Amgen, Inc. v. Hoechst Marion Roussel, Inc., 126 F. Supp. 2d 69, 57 USPQ2d 1449 (D. Mass. 2001). . . . . . . . . . . . . . . . . . 706.04

Ex Parte Moreland et al ADAMS 102(b)/103(a) BUTZEL LONG

1700 Chemical & Materials Engineering

Ex Parte Phillips COLAIANNI 102(b)/103(a) MCNEES WALLACE & NURICK LLC

Ex Parte Boronkay et al FRANKLIN 102(b)/103(a) TOWNSEND AND TOWNSEND AND CREW, LLP

2400 Networking, Mulitplexing, Cable, and Security

Ex Parte Work BARRETT 102(b)/103(a) SONNENSCHEIN NATH & ROSENTHAL LLP

3600 Transportation, Construction, Electronic Commerce, Agriculture, National Security, and License & Review
Ex Parte Rhoads FETTING 112(2)/103(a) 37 C.F.R. § 41.50(b) DIGIMARC CORPORATION

3700 Mechanical Engineering, Manufacturing, and Products & Design
Ex Parte Yang et al MILLS 102(e)/103(a) VIDAS, ARRETT & STEINKRAUS, P.A.

The claims are not to be confined to the embodiments found in the Specification, and it is improper to import limitations from the Specification into the claims. In re Trans Texas Holdings Corp. , 498 F.3d 1290, 1299 (Fed. Cir. 2007).

Trans Texas Holdings Corp., In re, 498 F.3d 1290, 83 USPQ2d 1835 (Fed. Cir. 2007) . . . . . . . . . . . . . . . .2286, 2686.04

As set forth in In re Hiniker Co. , 150 F.3d 1362, 1369 (Fed. Cir. 1998), "[t]he name of the game is the claim."

Hiniker Co., In re, 150 F.3d 1362, 47 USPQ2d 1523 (Fed. Cir. 1998) . . . .
2106, 2242, 2258, 2258.01, 2642

AFFIRMED-IN-PART

2400 Networking, Mulitplexing, Cable, and Security
Ex Parte Nadooshan et al HAIRSTON 101/102(b)/103(a) AVAYA DEMONT & BREYER, LLC

Wednesday, December 23, 2009

REVERSED

1600 Biotechnology and Organic Chemistry
Ex Parte Romanczyk et al LANE 103(a) NADA JAIN, P.C.

Though an inherent property need not have been known in the prior art to establish anticipation, when an inherent property is relied upon as a reason to combine references, the property must have been known in the art. See In re Newell, 891 F.2d 899, 901 (Fed. Cir. 1989) (“a retrospective view of inherency is not a substitute for some teaching or suggestion which supports the selection and use of various elements in the particular claimed combination.”). The Examiner has not provided evidence that compound An was known to be an NO-modulating agent in the prior art.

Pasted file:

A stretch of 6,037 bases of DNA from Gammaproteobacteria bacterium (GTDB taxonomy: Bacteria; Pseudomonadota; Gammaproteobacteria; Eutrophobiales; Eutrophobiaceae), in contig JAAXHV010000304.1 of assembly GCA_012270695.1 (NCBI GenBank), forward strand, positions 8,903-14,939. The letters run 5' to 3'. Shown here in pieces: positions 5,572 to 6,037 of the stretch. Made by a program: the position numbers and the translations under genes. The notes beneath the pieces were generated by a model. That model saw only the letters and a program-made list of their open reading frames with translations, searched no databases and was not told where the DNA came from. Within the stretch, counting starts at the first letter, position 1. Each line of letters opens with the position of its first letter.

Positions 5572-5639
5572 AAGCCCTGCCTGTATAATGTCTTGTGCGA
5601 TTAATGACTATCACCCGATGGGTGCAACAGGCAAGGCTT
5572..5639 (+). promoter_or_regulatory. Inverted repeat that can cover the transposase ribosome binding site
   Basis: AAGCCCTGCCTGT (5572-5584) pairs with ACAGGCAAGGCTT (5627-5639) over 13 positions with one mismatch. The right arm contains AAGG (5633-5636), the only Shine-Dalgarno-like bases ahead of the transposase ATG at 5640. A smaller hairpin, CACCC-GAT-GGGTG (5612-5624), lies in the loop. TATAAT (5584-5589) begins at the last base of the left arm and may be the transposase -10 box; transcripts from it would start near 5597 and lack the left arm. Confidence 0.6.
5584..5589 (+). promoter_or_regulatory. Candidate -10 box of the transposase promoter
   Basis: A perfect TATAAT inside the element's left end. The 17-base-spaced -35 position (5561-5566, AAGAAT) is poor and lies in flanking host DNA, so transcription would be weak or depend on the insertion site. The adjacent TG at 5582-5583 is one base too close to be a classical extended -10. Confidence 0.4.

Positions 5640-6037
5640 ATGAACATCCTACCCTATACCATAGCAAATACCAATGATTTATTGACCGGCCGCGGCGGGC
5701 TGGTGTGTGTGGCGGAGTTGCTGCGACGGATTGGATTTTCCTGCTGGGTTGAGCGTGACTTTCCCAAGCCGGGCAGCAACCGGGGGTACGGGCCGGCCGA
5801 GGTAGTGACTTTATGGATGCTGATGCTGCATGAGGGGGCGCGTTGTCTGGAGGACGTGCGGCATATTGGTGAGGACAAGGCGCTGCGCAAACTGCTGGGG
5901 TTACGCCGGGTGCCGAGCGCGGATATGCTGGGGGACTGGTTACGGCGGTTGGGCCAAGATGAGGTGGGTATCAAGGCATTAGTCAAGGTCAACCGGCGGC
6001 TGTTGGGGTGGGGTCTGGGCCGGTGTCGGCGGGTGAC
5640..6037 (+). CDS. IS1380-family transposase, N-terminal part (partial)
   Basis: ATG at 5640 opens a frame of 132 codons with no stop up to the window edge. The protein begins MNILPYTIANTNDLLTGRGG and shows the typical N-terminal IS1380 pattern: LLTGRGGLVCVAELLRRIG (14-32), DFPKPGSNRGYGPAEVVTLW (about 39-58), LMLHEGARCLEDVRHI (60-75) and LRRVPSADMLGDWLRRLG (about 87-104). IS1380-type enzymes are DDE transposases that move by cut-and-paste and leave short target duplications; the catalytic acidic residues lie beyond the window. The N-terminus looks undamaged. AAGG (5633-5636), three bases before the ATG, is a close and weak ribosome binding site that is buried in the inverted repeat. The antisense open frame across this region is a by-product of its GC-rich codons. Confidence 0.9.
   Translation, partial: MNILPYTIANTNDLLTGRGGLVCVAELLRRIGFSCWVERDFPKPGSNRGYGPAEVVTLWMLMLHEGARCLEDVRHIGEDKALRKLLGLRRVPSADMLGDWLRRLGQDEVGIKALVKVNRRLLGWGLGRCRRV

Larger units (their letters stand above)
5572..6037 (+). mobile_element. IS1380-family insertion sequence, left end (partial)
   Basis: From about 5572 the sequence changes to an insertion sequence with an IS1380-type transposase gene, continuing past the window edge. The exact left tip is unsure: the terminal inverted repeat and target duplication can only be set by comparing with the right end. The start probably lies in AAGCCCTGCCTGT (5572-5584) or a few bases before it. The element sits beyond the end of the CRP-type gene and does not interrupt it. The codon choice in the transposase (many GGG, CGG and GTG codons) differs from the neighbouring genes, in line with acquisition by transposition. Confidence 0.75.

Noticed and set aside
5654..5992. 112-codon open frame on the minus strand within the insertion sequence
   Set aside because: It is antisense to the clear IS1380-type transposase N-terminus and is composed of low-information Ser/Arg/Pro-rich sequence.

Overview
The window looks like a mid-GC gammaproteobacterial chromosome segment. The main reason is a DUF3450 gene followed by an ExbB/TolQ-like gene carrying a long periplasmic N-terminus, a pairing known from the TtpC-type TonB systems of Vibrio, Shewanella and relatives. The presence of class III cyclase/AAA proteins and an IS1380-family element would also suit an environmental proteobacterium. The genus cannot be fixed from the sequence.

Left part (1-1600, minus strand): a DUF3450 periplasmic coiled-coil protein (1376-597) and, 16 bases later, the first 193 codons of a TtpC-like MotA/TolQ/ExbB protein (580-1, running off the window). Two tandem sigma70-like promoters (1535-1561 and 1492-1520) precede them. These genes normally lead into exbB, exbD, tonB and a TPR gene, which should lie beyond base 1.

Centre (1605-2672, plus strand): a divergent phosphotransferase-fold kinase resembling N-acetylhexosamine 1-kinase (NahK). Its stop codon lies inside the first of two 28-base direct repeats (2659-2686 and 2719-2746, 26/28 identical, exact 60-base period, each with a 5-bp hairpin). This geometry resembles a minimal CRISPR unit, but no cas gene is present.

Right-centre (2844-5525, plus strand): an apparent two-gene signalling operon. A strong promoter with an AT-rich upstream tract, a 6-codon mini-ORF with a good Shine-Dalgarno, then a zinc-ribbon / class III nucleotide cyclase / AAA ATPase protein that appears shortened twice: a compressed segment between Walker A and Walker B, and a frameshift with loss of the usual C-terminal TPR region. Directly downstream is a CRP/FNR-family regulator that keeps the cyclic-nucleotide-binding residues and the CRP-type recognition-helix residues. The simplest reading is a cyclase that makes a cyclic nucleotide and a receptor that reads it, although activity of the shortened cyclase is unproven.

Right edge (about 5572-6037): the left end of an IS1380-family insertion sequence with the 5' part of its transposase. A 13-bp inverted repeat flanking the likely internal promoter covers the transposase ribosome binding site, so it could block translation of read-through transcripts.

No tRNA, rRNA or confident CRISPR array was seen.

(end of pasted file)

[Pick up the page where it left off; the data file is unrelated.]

1700 Chemical & Materials Engineering

Ex Parte Skidmore et al KRATZ 103(a) AUZVILLE JACKSON, JR.

2100 Computer Architecture and Software
Ex Parte Gilgen et al BARRETT 101/103(a) CAREY, RODRIGUEZ, GREENBERG & PAUL, LLP

"Software" claimed, for example, as "executable code" or as mere functions is similarly not within any of the four statutory categories and is not patent eligible subject matter. See In re Chatfield, 545 F.2d 152, 159 (CCPA 1976) (Rich, J., dissenting) ("It has never been otherwise than perfectly clear to those desiring patent protection on inventions which are new and useful programs for general purpose computers (software) that the only way it could be obtained would be to describe and claim (35 U.S.C. § 112) the invention as a 'process' or a 'machine.'"). It is now also common to claim software as a "manufacture" by reciting storing program code stored on a tangible medium that, when executed, will perform a method. But, software per se is not a "manufacture" under § 101.

2400 Networking, Mulitplexing, Cable, and Security
Ex Parte Hetzler et al HAIRSTON 102(e)/103(a) MOHAMMED KASHEF INTERNATIONAL BUSINESS MACHINES CORPORATION

Ex Parte Jeon MARTIN 103(a) 37 C.F.R. § 41.50(b) BIRCH STEWART KOLASCH & BIRCH